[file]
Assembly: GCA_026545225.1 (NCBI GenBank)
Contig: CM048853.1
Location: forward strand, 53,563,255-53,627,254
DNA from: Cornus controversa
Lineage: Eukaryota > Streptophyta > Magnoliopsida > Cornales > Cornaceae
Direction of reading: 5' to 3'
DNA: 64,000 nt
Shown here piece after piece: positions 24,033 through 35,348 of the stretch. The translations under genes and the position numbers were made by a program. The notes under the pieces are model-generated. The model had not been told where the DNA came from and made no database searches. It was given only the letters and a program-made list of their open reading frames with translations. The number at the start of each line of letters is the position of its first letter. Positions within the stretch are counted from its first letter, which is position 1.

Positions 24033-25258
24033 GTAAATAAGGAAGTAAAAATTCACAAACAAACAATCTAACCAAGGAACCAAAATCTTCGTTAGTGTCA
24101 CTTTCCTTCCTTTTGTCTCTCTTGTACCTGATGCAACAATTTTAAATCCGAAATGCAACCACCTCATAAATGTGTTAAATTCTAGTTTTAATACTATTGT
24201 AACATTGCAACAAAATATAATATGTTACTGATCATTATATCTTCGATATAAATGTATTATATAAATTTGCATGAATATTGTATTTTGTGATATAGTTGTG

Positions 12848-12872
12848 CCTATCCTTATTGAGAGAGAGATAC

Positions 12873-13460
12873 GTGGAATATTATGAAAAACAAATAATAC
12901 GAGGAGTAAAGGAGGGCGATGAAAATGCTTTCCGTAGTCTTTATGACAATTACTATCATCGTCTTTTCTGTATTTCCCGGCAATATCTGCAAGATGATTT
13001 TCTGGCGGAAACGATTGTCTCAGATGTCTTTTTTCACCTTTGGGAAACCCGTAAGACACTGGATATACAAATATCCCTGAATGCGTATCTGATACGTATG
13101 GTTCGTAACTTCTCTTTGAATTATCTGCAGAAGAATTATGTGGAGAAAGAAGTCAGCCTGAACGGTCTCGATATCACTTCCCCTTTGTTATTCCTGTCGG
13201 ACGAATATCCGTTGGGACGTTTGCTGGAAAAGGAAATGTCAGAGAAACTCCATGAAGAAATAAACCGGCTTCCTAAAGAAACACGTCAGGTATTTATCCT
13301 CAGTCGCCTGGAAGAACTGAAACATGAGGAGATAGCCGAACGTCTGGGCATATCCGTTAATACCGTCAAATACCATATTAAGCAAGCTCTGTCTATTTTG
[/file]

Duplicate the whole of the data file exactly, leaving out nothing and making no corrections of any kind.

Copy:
Assembly: GCA_026545225.1 (NCBI GenBank)
Contig: CM048853.1
Location: forward strand, 53,563,255-53,627,254
DNA from: Cornus controversa
Lineage: Eukaryota > Streptophyta > Magnoliopsida > Cornales > Cornaceae
Direction of reading: 5' to 3'
DNA: 64,000 nt
Shown here piece after piece: positions 24,033 through 35,348 of the stretch. The translations under genes and the position numbers were made by a program. The notes under the pieces are model-generated. The model had not been told where the DNA came from and made no database searches. It was given only the letters and a program-made list of their open reading frames with translations. The number at the start of each line of letters is the position of its first letter. Positions within the stretch are counted from its first letter, which is position 1.

Positions 24033-25258
24033 GTAAATAAGGAAGTAAAAATTCACAAACAAACAATCTAACCAAGGAACCAAAATCTTCGTTAGTGTCA
24101 CTTTCCTTCCTTTTGTCTCTCTTGTACCTGATGCAACAATTTTAAATCCGAAATGCAACCACCTCATAAATGTGTTAAATTCTAGTTTTAATACTATTGT
24201 AACATTGCAACAAAATATAATATGTTACTGATCATTATATCTTCGATATAAATGTATTATATAAATTTGCATGAATATTGTATTTTGTGATATAGTTGTG

Positions 12848-12872
12848 CCTATCCTTATTGAGAGAGAGATAC

Positions 12873-13460
12873 GTGGAATATTATGAAAAACAAATAATAC
12901 GAGGAGTAAAGGAGGGCGATGAAAATGCTTTCCGTAGTCTTTATGACAATTACTATCATCGTCTTTTCTGTATTTCCCGGCAATATCTGCAAGATGATTT
13001 TCTGGCGGAAACGATTGTCTCAGATGTCTTTTTTCACCTTTGGGAAACCCGTAAGACACTGGATATACAAATATCCCTGAATGCGTATCTGATACGTATG
13101 GTTCGTAACTTCTCTTTGAATTATCTGCAGAAGAATTATGTGGAGAAAGAAGTCAGCCTGAACGGTCTCGATATCACTTCCCCTTTGTTATTCCTGTCGG
13201 ACGAATATCCGTTGGGACGTTTGCTGGAAAAGGAAATGTCAGAGAAACTCCATGAAGAAATAAACCGGCTTCCTAAAGAAACACGTCAGGTATTTATCCT
13301 CAGTCGCCTGGAAGAACTGAAACATGAGGAGATAGCCGAACGTCTGGGCATATCCGTTAATACCGTCAAATACCATATTAAGCAAGCTCTGTCTATTTTG